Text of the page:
Saturday, November 25, 2017

Whatever Happened to Superman in Australian Supergirl comics?

If I ask you to name a Superman story involving a breach of the Fortress of Solitude, Supergirl in a support role, and illustrated by Curt Swan, I'm betting the first story you'll think of is Alan Moore's Whatever Happened to the Man of Tomorrow? in Superman #423 and Action Comics #583. And rightly so - it's a drop dead classic.

However, if you're steeped in Superman lore from the 1970's, you might upon reflection consider a lesser-known story which appeared in Action Comics #411:

This is the issue in which Superman is legally deemed to be a squatter! In a nutshell, an oil prospector has purchased the land on which the Fortress of Solitude stands, and as such the building and its contents legally belong to one T.J. Person, and Superman's lawyer advises him he has no rights in the matter. Of course, Superman finds a way out of this mess - no spoilers here - but you gotta love the mock-earnest 1970's riff on silver age goofiness in this synopsis.

I'm still a big fan of this era of Superman comics, especially anything with Swanderson art. Yet remarkably, I only came across this story recently in, of all things, the Federal Comics edition of Supergirl #1:

This issue was published in 1983. However, it turns out that The Day They Sold Superman's Fortress was published some 10 years earlier in Supergirl Comic #5:


I know for a fact that K.G. Murray Supergirl issues are a prime focus for at least a couple of KGManiacs, but I'm not one of them, and never have been, so I wouldn't have read this issue as a kid, hence my coming late to a story I would have thoroughly appreciated as a 10-year-old when I was buying Planet Comics off the shelf. By the time Federal Comics were in town I'd well and truly stopped reading comics. But, if I had been reading them over that 10-year span, I would have preferred the Supergirl Comic #5 version over the Supergirl #1 edition, purely for the botched layout of the title splash page. Compare the following:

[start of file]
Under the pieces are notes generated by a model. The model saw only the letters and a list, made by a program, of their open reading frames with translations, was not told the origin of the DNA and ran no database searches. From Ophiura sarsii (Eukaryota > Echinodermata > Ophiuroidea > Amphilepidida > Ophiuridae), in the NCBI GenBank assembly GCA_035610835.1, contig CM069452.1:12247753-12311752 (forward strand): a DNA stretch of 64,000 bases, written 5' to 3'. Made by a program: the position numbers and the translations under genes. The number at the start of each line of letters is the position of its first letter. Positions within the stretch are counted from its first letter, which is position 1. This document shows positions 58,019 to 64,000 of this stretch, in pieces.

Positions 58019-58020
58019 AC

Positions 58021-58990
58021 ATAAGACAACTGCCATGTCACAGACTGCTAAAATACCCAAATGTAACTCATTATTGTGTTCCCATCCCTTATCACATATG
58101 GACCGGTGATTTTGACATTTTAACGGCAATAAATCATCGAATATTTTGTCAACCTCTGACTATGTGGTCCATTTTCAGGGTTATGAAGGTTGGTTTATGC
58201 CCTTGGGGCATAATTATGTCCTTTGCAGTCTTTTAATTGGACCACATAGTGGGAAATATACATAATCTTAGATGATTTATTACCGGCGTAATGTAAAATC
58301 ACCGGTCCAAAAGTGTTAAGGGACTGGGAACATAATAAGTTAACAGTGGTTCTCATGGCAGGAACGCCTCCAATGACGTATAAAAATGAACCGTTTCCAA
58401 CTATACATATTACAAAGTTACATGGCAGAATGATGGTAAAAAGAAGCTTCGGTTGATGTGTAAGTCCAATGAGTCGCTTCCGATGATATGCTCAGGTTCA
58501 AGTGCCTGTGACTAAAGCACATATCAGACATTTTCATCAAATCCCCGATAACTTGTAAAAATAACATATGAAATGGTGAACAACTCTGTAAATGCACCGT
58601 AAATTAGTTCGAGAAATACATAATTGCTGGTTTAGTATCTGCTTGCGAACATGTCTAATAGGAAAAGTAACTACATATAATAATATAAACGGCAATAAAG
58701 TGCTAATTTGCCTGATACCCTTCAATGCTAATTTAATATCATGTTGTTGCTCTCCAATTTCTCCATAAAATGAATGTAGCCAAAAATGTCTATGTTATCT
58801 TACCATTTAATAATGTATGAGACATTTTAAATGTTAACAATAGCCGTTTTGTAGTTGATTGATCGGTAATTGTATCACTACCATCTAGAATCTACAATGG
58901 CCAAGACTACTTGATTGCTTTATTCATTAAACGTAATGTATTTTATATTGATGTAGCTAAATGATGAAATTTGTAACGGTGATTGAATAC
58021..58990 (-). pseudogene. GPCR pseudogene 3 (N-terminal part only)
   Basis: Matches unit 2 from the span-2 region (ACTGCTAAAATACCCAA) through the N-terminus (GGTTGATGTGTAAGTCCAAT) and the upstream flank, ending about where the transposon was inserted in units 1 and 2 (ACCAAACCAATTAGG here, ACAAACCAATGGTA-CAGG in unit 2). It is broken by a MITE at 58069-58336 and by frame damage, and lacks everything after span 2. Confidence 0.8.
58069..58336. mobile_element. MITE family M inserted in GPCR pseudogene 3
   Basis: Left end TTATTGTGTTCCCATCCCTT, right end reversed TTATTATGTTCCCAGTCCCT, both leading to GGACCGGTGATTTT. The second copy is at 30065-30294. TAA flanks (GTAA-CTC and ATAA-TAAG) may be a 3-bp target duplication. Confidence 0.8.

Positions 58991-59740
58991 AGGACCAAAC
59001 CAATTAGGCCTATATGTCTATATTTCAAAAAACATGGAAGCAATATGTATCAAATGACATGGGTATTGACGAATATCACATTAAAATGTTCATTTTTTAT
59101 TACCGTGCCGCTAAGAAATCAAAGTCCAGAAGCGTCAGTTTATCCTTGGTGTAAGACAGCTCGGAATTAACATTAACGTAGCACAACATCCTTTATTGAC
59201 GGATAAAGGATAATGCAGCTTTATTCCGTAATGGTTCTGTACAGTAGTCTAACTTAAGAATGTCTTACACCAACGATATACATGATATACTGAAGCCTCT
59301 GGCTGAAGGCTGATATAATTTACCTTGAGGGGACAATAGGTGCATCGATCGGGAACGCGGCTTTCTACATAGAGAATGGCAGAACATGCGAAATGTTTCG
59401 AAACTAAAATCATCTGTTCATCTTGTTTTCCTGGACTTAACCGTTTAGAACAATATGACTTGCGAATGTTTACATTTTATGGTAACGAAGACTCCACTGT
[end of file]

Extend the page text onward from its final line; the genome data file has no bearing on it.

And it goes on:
Supergirl Comic #5 pp 14-15

Supergirl #1 p. 9

Supergirl #1 p. 10

It's not just the flow from the one panel to the other which works in the two-page spread, but the text box caption leads into the title. Splitting the two pages - and having to turn the page from page 9 to page 10 - extends the timing, and suspends the resolution in the caption box.

There was even more editorial tampering in these two editions. Here's a scan of the first page from the original presentation in Action Comics #411:

The reprint in Supergirl Comic #5 replaces the classic "Superman" masthead with what appears to be a homegrown facsimile:

The subsequent reprint in Supergirl #1 takes this a step further by adding the "Supergirl" masthead, contriving a fully-fledged team-up story: 

Not what one might call a Federal crime (sic), but hey - if we didn't obsess over this minutiae, we wouldn't be here.

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